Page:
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Offering commentary and analysis from Washington, Oregon, and Idaho, The Cascadia Advocate is the Northwest Progressive Institute's unconventional perspective on world, national, and local politics.

Thursday, July 14th, 2011

FBI to investigate possible wrongdoing by Rupert Murdoch’s News Corporation

Good news: The Federal Bureau of Investigation is reportedly launching an investigation into possible wrongdoing by Rupert Murdoch’s News Corporation, only hours after Republican Representative Peter King followed several senior Democratic senators in asking the Department of Justice to look into the matter.

In response to requests from members of Congress and at least one news media report, the Federal Bureau of Investigation in New York on Thursday opened a preliminary inquiry into allegations that News Corporation journalists sought to gain access to the phone records of victims of the Sept. 11 attacks, people briefed on the matter said.

The investigation is in its earliest stages, one of the people said, and its scope was not yet clear. It also was unclear whether the F.B.I. had identified possible targets of the investigation or possible specific criminal violations.

Meanwhile, over in the United Kingdom, police have arrested another former News of the World editor, Neil Wallis, who was actually hired by Scotland Yard following his tenure at the paper to be a consultant. (Wallis is the ninth person to have been arrested as a result of the scandal.) London’s Metropolitan Police are now in the uncomfortable position of having to investigate themselves due to their inability to run a clean force. The police’s handing of the phone hacking scandal is also to be probed by an official inquiry led by a respected judge, Lord Justice Leveson.

Also, in an abrupt about-face, Rupert and James Murdoch have written to Parliament (PDF) to confirm that they will obey a summons to testify before the Culture, Media, and Sport Select Committee, chaired by John Whittingdale, who has served as an MP since 1992. Their decision sets up what will be an extremely intense and closely watched hearing next Tuesday.

Their deputy, Rebekah Brooks, had already agreed to testify.

Each passing day seems to bring a new defeat of sorts for Murdoch and his media empire. They were forced to shut down the News of the World, they were compelled to delay and then drop their bid of BSkyB, and now, they’re agreeing to be grilled by MPs after initially refusing to appear. Not to mention being continually embarrassed by fresh revelations about the unethical and criminal activities that were taking place in the offices of their publications.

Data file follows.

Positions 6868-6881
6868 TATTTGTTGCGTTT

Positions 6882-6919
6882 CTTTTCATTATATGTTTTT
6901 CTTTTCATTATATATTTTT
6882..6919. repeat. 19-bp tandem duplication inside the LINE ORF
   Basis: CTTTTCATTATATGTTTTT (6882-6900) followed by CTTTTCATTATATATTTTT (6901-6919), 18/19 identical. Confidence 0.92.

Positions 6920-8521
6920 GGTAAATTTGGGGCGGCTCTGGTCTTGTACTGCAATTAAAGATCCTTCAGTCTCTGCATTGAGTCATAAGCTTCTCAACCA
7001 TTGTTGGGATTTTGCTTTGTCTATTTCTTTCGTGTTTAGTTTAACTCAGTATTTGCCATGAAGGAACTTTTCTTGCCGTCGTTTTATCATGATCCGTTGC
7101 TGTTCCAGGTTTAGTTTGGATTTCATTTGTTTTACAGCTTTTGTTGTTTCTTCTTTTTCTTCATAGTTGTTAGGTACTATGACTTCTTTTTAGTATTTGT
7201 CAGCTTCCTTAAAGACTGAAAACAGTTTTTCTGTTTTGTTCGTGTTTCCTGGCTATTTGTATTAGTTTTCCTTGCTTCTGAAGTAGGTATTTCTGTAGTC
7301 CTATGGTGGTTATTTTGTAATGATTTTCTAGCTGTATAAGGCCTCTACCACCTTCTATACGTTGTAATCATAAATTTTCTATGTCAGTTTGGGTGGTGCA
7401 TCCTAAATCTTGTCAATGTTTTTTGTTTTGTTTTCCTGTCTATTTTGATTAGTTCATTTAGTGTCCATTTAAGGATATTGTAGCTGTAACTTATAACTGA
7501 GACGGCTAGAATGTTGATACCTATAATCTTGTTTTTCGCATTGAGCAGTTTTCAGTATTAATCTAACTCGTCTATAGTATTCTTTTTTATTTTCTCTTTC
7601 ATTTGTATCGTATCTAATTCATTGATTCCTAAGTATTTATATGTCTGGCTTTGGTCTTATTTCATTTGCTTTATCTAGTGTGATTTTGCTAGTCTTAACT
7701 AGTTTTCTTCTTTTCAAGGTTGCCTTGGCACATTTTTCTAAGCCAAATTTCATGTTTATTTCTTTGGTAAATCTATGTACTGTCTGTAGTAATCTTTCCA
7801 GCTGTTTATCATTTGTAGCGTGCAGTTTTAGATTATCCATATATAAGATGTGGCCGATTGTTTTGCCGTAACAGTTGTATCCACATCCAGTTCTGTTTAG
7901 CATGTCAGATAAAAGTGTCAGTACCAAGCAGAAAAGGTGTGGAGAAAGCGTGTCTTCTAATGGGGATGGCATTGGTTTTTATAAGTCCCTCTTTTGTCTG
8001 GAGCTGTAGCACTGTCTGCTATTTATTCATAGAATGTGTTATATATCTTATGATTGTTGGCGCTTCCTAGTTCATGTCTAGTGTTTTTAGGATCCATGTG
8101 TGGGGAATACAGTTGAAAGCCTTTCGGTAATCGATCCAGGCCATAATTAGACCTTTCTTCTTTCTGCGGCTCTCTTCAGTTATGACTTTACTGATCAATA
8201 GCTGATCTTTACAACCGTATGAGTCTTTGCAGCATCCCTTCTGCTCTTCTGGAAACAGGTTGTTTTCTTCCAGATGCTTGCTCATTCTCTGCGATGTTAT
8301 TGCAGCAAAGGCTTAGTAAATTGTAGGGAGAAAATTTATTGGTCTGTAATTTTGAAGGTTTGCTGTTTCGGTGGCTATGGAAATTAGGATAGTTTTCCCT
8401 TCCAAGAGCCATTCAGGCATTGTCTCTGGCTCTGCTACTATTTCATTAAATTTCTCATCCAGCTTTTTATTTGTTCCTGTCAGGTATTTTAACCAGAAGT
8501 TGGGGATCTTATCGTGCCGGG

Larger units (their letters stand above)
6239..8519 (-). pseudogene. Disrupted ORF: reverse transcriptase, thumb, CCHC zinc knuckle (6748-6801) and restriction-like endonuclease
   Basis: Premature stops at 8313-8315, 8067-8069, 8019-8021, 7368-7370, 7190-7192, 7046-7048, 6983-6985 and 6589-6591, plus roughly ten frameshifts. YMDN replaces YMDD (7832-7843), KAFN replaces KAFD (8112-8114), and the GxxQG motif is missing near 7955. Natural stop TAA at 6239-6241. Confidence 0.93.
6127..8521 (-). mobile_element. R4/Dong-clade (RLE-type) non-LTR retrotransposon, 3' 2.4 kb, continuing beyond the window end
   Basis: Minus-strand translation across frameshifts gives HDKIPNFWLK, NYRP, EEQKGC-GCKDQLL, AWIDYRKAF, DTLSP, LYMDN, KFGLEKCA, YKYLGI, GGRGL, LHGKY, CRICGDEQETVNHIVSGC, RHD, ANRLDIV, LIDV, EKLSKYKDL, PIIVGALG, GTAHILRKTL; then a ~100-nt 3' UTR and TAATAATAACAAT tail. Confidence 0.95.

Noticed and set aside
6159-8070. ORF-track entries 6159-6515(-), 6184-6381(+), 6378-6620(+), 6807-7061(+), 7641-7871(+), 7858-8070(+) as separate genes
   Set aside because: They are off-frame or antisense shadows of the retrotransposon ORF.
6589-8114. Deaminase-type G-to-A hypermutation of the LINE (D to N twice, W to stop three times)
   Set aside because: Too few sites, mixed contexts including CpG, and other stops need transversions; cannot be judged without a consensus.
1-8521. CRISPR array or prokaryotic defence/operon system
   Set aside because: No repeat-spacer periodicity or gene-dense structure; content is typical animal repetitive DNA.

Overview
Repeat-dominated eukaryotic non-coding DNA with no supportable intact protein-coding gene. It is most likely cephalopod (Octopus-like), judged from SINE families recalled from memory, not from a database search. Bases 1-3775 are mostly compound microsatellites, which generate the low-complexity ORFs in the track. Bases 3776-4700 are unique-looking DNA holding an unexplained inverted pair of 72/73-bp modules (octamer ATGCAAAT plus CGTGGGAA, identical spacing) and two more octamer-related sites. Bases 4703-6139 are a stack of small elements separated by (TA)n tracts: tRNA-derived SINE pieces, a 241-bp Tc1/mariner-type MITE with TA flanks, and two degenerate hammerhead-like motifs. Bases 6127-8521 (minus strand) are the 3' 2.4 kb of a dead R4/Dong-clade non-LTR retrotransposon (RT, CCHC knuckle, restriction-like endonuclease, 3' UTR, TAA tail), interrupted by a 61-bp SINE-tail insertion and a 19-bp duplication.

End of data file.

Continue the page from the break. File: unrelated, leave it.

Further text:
It is indeed appropriate that there is now an investigation on this side of the Atlantic. We need to know: Were the sorts of activities that were going on in the United Kingdom mimicked by News Corporation’s U.S. operations? Did Murdoch’s outlets try to hack into the voicemail boxes of September 11th victims? Have people working for Murdoch been trying to get celebrity dirt by illegally obtaining messages that should be the private property of actors and other public figures?

We know that the hacking in the United Kingdom was not perpetrated by just a couple of guys, as Murdoch and his executives initially claimed. Since we can’t trust them or take them at their word, we need an investigation. We need to know if the modus operandi of the News of the World became the M.O. or even just part of the M.O. at any of Murdoch’s American outlets.

And, of course, U.S. authorities should be looking into whether bribes paid to police officers in the United Kingdom by News Corporation subsidiaries violated our Foreign Corrupt Practices Act (FCPA).

It is time for Rupert Murdoch and his minions to be held accountable for the corruption and destruction they’ve caused.

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